For Valerie Grillo, there was no doubt she wanted to become a businesswoman.
“I feel very fortunate to have the job that I do,” says Grillo. “When I was 8 or 9, I had a business Barbie doll. That was my favorite doll. I’m in business but I can impact people, and that’s why I love what I do.”
The 38-year-old Puerto Rican from the Bronx, NY is vice president of global leadership development at American Express in New York City – where she heads a global team of 18 to develop the 12,000 people leaders across the company.
“What my team is focused on is learning solutions to be better at your job,” says Grillo whose typical day starts before the sun is up, because she has to commute to the city from Rockland County, NY everyday. “A lot of my time is spent meeting with my team…and meeting with business leaders to understand their needs – on the phone or in person.”
She says she also goes to external conferences in order to bring more ideas to her internal team.
Largely inspired by her grandmother who went to college later in life to become a teacher, Grillo learned to take education seriously at a young age. She ended up getting a master’s degree in organizational psychology from Columbia University, and now she says she feels fortunate to be able to use that degree to teach people how to do their jobs better.
“In college, I knew I wanted to go into business, but I was always interested in what makes people tick,” says Grillo who was introduced to organizational psychology for the first time as an undergrad. “A professor introduced me to someone in human resources who taught me how organizational psychology is applied in the business world. It kind of pulled together everything I was interested in.”
That’s how she realized she not only wanted to be in the business world, but study what makes a business run – the people that come to work everyday – and help them become more productive, engaged and get better in their jobs.
“I learn everyday – my team is always bringing new ideas and sharing with me what they learned,” says Grillo about the personal impact she loves about her job. “Although I have a large team, I like to hear what they’re thinking. Every other month we come together via video conference to see each others faces and connect. That’s how we connect when we sit across the globe.”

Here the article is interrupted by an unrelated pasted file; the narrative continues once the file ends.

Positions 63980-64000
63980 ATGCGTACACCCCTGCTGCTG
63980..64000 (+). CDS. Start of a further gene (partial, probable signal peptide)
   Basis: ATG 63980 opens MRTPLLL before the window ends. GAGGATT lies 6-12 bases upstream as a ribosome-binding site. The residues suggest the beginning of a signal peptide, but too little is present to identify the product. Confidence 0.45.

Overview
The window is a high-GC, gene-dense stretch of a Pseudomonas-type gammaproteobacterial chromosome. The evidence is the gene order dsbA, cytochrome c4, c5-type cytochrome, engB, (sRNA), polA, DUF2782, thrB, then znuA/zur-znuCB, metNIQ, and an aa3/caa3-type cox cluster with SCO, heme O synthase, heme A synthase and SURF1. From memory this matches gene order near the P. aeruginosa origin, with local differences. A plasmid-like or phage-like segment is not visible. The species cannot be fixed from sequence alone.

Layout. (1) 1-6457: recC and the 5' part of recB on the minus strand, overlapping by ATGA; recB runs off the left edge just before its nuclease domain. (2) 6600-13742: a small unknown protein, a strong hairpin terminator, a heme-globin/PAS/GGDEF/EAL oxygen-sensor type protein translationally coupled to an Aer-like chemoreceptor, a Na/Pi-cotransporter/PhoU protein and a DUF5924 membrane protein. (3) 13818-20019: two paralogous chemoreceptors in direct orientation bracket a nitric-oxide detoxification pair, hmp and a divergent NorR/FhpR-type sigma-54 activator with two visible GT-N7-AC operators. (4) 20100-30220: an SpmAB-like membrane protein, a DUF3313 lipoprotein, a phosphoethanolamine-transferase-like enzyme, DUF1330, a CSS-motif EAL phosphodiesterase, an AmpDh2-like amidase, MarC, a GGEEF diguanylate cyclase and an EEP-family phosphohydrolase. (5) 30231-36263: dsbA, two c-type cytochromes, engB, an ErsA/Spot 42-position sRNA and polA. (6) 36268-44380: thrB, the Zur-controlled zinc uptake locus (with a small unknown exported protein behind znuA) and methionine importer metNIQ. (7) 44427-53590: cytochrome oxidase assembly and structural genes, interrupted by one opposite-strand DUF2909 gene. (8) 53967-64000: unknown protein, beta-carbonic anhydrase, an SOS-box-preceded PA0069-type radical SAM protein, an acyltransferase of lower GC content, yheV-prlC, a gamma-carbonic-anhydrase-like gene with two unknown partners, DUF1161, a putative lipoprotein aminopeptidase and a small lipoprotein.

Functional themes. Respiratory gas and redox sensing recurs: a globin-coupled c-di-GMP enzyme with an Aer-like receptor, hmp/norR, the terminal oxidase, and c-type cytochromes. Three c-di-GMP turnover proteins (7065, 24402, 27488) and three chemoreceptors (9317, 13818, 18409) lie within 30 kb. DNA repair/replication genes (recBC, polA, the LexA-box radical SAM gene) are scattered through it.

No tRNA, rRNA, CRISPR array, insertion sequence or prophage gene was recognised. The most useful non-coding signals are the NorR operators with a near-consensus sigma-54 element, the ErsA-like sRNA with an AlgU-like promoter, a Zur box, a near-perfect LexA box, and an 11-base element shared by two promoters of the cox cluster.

From her own personal experience, Grillo says she thinks one of the challenges for Latinas rising up the corporate ladder is not to be afraid to let others know about their accomplishments. Sometimes just working hard is not recognized.
“I think in my own career, I’ve always worked hard, but I’ve had people give me feedback, advice…it’s also important to get others involved and not be afraid to ask others for help,” says Grillo who also recommends having a sponsor – someone who is one or two levels above you. “They see your work. They know you can get things done, but when different roles open, they have the clout and put their position on the line to get your name out.”
She says, often times, as you grow in your career and you get promoted, there are less women, and less Latinos. One thing that has been helpful to her is employee networks, such as American Express’ HOLA network (Hispanic Origin and Latin American).
“All Latino executives at American Express come together monthly to network,” says Grillo about HOLA. “It’s great to be able to get to know each other and have development opportunities together…It’s helped to have Latino peers.”
But her most important piece of advice that she’s ever gotten to rise up in the corporate world is, “Don’t be afraid to be yourself.”
“I think as Latinas, we feel we need to fit into a certain box,” says Grillo who also recommends keeping your mind open to opportunities when they present themselves. “We might be a minority in the corporate world, but you don’t have to hide who you are. Don’t feel like you need to fit in a certain box to be successful.”